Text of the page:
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‘Vendor blender’ benefits those affected by cystic fibrosis

From left, Jordan Hansen and Connor and Danni Graham hope the annual “vendor blenders” make people more aware of cystic fibrosis.   - Kirk Boxleitner
From left, Jordan Hansen and Connor and Danni Graham hope the annual “vendor blenders” make people more aware of cystic fibrosis.
— image credit: Kirk Boxleitner

MARYSVILLE — More than a dozen home-based business vendors gathered at the Kellogg-Marsh Grange May 2 for the second annual “vendor blender” to benefit those affected by cystic fibrosis.

Danni Graham, organizer of the “vendor blender” to raise funds for the Cystic Fibrosis Foundation, is also the mother of a 6-year-old who was diagnosed with cystic fibrosis when she was only 10 hours old. Graham got the idea by attending a similar “vendor blender” for muscular dystrophy last year, and staged her first “vendor blender” of her own shortly afterward.

The first cystic fibrosis “vendor blender” attracted 12 vendors and netted $158, while this year’s event raised at least $226 with 16 vendors, who donated a minimum of 10 percent of their sales from the event to go toward the Cystic Fibrosis Foundation’s Great Strides Walk in Seattle May 17.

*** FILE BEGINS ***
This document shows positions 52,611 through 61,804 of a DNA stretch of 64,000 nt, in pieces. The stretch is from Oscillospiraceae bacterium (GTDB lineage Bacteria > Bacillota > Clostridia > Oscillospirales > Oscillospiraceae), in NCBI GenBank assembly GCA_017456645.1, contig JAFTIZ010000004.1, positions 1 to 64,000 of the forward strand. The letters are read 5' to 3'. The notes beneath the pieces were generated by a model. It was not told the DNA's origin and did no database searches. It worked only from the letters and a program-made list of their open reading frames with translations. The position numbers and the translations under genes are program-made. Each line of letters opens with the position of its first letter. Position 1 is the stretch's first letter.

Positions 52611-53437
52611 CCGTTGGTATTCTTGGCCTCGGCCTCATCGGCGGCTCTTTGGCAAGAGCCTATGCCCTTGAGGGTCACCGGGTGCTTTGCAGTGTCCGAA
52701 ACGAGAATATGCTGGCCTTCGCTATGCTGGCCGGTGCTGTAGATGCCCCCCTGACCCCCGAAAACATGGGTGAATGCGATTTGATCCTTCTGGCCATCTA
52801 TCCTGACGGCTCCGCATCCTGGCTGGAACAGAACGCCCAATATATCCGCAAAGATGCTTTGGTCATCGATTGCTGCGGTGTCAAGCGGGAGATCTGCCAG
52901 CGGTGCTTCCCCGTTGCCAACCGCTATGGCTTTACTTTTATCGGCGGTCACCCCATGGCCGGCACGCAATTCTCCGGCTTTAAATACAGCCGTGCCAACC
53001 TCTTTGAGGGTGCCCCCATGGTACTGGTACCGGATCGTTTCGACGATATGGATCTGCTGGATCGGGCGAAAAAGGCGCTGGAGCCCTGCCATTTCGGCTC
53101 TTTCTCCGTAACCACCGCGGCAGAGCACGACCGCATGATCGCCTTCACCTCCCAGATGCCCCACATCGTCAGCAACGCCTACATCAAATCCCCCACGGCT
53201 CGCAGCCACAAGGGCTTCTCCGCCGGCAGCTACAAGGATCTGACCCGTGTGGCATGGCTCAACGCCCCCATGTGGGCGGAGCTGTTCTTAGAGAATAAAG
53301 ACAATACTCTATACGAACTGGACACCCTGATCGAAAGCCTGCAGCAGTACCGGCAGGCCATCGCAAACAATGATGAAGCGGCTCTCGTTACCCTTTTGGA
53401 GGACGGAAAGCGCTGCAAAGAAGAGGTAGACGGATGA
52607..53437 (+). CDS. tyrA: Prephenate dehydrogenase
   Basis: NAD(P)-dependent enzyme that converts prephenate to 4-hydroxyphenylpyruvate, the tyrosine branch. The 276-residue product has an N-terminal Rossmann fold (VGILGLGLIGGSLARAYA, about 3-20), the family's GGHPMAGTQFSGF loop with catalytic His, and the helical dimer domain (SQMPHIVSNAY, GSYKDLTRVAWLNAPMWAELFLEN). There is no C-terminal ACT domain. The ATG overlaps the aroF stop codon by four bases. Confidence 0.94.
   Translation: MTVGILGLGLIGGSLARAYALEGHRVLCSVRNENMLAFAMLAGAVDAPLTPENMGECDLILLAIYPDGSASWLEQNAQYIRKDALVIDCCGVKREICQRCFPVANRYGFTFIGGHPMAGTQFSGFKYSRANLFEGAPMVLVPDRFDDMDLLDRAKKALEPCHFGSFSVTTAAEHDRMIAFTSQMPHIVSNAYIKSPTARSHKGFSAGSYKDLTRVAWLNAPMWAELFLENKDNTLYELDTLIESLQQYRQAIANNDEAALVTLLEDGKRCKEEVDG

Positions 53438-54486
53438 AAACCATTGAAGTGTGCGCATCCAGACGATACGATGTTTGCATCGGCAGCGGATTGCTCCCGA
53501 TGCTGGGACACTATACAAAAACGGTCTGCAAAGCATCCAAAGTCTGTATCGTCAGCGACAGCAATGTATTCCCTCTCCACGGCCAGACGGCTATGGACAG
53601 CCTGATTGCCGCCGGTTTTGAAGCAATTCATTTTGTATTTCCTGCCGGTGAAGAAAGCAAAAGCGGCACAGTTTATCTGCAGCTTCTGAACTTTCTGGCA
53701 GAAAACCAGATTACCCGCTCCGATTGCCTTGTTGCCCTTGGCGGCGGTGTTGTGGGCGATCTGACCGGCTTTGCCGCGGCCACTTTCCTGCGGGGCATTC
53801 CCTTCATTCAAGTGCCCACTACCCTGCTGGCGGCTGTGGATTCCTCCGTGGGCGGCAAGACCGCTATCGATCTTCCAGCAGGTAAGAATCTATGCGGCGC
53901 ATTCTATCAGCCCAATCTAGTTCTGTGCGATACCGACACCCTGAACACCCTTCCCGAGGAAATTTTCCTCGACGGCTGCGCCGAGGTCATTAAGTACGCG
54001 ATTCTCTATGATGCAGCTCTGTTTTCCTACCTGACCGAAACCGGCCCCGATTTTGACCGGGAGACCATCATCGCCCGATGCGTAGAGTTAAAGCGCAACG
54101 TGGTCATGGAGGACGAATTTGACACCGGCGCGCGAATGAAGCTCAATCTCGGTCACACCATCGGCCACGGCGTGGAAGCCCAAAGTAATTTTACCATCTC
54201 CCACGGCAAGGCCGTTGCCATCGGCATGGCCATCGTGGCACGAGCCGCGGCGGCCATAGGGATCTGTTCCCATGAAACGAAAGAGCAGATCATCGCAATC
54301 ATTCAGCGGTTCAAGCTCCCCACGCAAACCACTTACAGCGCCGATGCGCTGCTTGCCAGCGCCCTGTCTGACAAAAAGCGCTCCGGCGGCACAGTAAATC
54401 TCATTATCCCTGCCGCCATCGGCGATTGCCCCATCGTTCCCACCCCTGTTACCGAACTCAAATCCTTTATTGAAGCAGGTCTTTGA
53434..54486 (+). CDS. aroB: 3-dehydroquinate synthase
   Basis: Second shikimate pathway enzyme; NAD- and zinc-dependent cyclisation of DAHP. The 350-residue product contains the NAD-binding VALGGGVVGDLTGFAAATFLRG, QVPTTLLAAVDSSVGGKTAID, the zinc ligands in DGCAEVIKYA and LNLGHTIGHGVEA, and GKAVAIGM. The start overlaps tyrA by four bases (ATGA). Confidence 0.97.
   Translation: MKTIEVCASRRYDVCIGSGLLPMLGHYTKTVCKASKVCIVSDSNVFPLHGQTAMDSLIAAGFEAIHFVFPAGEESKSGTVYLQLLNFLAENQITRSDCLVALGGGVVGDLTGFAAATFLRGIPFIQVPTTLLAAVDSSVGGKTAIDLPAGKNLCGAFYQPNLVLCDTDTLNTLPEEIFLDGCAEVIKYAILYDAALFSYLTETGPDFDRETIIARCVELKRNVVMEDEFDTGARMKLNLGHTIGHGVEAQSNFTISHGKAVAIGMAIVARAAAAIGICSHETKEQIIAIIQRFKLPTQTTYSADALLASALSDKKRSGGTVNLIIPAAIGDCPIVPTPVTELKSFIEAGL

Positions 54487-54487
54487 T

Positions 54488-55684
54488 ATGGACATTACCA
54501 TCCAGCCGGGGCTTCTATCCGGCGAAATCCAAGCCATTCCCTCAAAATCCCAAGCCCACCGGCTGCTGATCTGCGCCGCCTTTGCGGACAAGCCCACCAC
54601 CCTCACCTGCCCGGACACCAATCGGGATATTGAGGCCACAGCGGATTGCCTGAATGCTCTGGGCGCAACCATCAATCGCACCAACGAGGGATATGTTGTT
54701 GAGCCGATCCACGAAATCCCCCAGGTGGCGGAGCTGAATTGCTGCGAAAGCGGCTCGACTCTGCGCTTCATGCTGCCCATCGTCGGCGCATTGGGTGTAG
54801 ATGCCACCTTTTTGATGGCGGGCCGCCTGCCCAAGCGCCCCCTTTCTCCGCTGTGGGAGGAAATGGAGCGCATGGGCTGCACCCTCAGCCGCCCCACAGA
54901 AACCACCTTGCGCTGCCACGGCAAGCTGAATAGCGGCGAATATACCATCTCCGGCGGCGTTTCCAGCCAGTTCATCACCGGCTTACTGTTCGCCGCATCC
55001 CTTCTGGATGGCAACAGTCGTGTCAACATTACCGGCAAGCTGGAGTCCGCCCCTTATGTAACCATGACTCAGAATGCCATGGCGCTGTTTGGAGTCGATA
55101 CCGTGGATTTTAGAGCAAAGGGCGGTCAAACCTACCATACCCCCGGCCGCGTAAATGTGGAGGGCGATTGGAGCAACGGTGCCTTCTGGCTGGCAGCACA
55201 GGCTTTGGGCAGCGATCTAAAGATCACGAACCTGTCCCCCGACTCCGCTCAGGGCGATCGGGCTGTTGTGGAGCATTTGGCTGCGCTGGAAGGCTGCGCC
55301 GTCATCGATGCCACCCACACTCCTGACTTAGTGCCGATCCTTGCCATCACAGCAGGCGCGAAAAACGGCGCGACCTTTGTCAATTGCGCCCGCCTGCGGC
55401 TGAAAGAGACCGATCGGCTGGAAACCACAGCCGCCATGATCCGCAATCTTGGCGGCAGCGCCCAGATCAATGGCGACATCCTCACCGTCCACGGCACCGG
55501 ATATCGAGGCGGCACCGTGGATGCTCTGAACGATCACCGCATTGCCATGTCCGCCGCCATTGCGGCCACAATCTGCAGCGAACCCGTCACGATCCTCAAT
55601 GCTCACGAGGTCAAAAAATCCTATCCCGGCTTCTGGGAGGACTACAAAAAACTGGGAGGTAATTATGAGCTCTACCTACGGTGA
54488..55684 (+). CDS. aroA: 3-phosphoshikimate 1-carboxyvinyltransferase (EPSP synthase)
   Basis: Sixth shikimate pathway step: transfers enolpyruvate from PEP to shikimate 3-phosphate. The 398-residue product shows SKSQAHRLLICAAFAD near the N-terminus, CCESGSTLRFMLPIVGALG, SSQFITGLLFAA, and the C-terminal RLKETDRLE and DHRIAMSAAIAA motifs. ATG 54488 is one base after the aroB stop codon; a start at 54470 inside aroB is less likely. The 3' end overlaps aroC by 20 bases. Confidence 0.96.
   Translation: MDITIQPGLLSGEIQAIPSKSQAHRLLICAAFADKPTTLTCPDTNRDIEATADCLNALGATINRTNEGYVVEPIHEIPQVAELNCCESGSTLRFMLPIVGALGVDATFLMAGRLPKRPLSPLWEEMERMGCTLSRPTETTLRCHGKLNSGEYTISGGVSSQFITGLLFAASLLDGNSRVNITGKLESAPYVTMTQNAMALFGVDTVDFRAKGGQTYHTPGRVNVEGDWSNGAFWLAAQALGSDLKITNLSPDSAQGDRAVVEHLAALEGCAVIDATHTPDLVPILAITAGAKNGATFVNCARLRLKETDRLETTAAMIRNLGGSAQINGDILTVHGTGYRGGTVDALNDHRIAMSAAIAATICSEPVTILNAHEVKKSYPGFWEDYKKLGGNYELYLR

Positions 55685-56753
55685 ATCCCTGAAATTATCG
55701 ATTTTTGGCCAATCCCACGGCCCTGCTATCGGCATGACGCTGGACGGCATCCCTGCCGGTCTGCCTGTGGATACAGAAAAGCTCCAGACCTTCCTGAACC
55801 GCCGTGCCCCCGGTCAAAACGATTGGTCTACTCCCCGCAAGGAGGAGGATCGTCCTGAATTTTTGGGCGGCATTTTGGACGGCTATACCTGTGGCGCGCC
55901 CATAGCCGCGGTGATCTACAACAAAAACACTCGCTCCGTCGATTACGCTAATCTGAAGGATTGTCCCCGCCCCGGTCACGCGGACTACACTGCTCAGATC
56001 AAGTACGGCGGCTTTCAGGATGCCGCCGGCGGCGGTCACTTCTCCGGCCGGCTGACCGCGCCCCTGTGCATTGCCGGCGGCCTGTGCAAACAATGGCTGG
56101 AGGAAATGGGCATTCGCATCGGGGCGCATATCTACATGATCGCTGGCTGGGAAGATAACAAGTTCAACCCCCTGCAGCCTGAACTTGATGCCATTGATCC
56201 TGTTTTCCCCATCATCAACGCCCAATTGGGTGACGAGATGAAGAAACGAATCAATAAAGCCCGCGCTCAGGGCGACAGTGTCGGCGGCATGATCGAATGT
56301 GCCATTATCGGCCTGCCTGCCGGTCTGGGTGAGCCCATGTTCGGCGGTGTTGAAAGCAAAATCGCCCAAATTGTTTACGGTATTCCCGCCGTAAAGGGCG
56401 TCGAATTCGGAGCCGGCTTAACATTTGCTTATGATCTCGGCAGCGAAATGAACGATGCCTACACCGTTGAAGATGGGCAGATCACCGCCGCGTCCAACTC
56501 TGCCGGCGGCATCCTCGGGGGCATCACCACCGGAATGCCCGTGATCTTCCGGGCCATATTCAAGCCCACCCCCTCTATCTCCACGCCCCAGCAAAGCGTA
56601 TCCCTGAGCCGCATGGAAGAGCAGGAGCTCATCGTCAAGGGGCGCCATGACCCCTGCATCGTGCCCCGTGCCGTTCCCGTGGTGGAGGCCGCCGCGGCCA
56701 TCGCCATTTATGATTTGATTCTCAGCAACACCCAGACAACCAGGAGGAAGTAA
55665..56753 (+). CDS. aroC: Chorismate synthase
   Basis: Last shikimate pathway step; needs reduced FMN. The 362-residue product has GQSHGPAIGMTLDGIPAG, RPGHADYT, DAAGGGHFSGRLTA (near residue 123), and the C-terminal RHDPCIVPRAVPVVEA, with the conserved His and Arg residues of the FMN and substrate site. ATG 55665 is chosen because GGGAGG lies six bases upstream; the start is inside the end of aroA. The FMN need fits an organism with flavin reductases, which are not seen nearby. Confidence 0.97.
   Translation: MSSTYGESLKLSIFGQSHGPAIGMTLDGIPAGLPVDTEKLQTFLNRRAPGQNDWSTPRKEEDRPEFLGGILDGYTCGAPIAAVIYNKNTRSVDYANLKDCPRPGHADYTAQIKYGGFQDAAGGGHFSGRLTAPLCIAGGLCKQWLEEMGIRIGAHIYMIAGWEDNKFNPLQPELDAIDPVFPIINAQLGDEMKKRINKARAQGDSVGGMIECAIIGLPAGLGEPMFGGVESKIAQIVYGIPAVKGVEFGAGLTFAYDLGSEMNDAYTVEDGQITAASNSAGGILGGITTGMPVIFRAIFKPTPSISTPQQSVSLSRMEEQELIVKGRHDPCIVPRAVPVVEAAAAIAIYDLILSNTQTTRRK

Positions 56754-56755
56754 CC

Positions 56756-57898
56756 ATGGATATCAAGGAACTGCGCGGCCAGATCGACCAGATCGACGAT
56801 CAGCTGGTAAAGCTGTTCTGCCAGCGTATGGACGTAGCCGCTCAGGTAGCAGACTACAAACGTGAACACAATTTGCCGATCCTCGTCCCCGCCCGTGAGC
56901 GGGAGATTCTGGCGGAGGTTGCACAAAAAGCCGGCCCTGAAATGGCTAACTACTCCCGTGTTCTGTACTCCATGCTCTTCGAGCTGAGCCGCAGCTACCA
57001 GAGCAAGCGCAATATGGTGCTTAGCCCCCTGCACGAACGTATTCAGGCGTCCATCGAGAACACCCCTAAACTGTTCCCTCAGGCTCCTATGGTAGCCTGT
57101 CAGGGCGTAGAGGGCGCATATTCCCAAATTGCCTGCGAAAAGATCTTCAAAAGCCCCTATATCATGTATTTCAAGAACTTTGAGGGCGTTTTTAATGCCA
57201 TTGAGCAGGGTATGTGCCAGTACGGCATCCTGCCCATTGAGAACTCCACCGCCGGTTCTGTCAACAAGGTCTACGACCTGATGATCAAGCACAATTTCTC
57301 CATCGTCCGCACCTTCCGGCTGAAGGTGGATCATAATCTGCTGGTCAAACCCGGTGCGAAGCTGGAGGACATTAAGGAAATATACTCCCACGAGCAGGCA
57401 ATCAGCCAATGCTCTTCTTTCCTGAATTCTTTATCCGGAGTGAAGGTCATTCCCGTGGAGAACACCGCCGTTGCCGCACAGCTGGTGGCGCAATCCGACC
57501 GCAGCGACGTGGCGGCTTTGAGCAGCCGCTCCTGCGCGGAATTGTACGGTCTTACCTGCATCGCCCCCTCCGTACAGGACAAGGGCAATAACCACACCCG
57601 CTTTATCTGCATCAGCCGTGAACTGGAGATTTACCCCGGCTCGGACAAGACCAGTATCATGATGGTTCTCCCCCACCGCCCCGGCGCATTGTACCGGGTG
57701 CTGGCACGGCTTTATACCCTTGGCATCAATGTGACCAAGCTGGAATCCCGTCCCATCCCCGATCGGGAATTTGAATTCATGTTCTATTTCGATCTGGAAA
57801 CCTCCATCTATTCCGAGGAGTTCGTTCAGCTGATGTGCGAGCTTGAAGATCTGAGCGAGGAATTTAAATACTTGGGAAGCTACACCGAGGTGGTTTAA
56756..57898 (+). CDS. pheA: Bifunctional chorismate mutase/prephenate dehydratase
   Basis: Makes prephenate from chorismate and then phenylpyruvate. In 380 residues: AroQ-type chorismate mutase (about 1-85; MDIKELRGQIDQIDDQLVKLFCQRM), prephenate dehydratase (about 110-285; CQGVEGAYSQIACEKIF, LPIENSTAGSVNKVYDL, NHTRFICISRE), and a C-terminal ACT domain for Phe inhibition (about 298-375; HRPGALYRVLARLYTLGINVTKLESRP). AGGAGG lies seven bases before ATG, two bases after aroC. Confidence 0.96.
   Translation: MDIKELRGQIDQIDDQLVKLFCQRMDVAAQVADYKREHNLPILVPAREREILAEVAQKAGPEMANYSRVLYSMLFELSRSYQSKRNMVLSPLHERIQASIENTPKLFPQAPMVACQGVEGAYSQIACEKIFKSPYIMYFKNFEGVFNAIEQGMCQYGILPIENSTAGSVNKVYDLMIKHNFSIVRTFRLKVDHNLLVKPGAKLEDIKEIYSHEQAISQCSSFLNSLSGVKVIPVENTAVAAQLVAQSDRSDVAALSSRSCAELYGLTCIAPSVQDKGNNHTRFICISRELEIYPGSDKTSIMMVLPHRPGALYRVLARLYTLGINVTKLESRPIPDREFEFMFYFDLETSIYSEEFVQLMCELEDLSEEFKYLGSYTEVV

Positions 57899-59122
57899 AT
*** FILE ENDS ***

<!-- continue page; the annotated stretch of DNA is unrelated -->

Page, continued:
For Graham, a Tupperware vendor, this cause has a personal significance, since she knows the daily struggles of raising a child with cystic fibrosis. Her daughter, Contessa, was diagnosed after X-rays showed that an intestinal blockage was causing her stomach to become distended.

“That’s typically a red flag for cystic fibrosis,” said Graham, who was joined by her son, Connor, and her niece, Jordan Hansen, at the “vendor blender.” “It was three weeks after she was born before my child could come home. Now, between mornings and nights, I spend at least two hours a day on medical treatments for her.”

Contessa requires medication for allergies, medication before she eats, medication for acid reflux, and a nebulizer to loosen the mucus in her lungs. Graham estimated that she’d be spending $3,000 out of pocket, every month, on Contessa’s medical treatment, if not for state disability insurance, which also covers Contessa’s pulmonary function tests every three months.

“It affects her siblings, because when you have to devote so much more of your time to one child, your other children can feel left out,” Graham said. “But I have to super-careful with her health, and hope that she doesn’t get sick.”

Both Connor and Jordan said they have become much more aware of how such health issues can impact families, due to their own experiences with Contessa.

To learn more about the cystic fibrosis “vendor blender,” you may contact Graham at 425-367-1269.

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